Volume 401, Number 1, April I 2003
|Page(s)||313 - 323|
|Section||Stellar structure and evolution|
|Published online||17 March 2003|
The mass of the neutron star in Vela X-1 and tidally induced non-radial oscillations in GP Vel
Department of Physics and Astronomy, The Open University, Walton Hall, Milton Keynes MK7 6AA, UK
2 Kildrummy Technologies Ltd, 1 Mill Lane, Lerwick, Shetland, ZE1 0AZ, UK
3 Earth and Space Sciences, School of Applied Sciences, University of Glamorgan, Pontypridd CF37 1DL, UK
4 Department of Physics and Astronomy, University of Wales, Cardiff CF24 3YB, UK
5 School of Physics, University of Sydney, New South Wales 2006, Australia
6 Department of Physics and Astronomy, The Johns Hopkins University, 3400 North Charles Street, Baltimore, MD 21218-2686, USA
7 Sterrenkundig Instituut “Anton Pannekoek”, Kruislaan 403, 1098 SJ Amsterdam, The Netherlands
Corresponding author: A. J. Norton, firstname.lastname@example.org
Accepted: 20 January 2003
We report new radial velocity observations of GP Vel / HD 77581, the optical companion to the eclipsing X-ray pulsar Vela X-1. Using data spanning more than two complete orbits of the system, we detect evidence for tidally induced non-radial oscillations on the surface of GP Vel, apparent as peaks in the power spectrum of the residuals to the radial velocity curve fit. By removing the effect of these oscillations (to first order) and binning the radial velocities, we have determined the semi-amplitude of the radial velocity curve of GP Vel to be km s-1. Given the accurately measured semi-amplitude of the pulsar's orbit, the mass ratio of the system is . We are able to set upper and lower limits on the masses of the component stars as follows. Assuming GP Vel fills its Roche lobe then the inclination angle of the system, i, is . In this case we obtain the masses of the two stars as for the neutron star and for GP Vel. Conversely, assuming the inclination angle is , the ratio of the radius of GP Vel to the radius of its Roche lobe is and the masses of the two stars are and . A range of solutions between these two sets of limits is also possible, corresponding to other combinations of i and β. In addition, we note that if the zero phase of the radial velocity curve is allowed as a free parameter, rather than constrained by the X-ray ephemeris, a significantly improved fit is obtained with an amplitude of km s-1 and a phase shift of in true anomaly. The apparent shift in the zero phase of the radial velocity curve may indicate the presence of an additional radial velocity component at the orbital period. This may be another manifestation of the tidally induced non-radial oscillations and provides an additional source of uncertainty in the determination of the orbital radial velocity amplitude.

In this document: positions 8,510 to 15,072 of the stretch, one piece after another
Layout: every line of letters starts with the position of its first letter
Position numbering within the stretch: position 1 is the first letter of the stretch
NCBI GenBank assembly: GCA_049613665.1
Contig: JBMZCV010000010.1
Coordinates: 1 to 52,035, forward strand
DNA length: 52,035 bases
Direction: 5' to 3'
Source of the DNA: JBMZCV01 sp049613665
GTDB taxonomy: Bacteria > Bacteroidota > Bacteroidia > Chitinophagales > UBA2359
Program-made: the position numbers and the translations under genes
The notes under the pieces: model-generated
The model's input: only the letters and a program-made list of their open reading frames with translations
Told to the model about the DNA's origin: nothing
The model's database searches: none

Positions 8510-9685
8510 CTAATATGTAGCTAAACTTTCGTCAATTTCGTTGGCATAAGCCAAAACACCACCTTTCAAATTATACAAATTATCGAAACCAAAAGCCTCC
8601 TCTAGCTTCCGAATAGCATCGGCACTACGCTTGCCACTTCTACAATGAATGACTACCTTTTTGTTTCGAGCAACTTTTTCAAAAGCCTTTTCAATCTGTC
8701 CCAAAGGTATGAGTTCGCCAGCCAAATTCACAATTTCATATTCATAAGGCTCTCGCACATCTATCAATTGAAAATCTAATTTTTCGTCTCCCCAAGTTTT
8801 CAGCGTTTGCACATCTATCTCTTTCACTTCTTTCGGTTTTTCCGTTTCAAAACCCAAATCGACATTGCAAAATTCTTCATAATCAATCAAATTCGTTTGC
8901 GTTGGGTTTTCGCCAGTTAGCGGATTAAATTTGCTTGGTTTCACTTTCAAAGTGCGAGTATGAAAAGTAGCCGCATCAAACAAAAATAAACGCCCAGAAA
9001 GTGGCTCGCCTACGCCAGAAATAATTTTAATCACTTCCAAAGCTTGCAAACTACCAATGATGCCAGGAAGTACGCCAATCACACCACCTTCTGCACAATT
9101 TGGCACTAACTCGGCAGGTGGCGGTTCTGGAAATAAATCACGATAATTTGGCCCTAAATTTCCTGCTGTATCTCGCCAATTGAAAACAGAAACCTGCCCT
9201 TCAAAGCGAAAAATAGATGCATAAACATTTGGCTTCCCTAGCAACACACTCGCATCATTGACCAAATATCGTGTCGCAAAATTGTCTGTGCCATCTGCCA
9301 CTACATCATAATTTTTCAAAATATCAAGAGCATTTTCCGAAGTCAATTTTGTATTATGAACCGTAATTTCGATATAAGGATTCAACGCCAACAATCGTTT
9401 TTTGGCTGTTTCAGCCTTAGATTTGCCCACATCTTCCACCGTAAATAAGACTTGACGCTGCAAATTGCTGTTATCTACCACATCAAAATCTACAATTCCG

Key words: binaries: close / stars: neutron / stars: individual: Vela X-1 / stars: individual: GP Vel / stars: individual: HD 77581 / stars: fundamental parameters
© ESO, 2003
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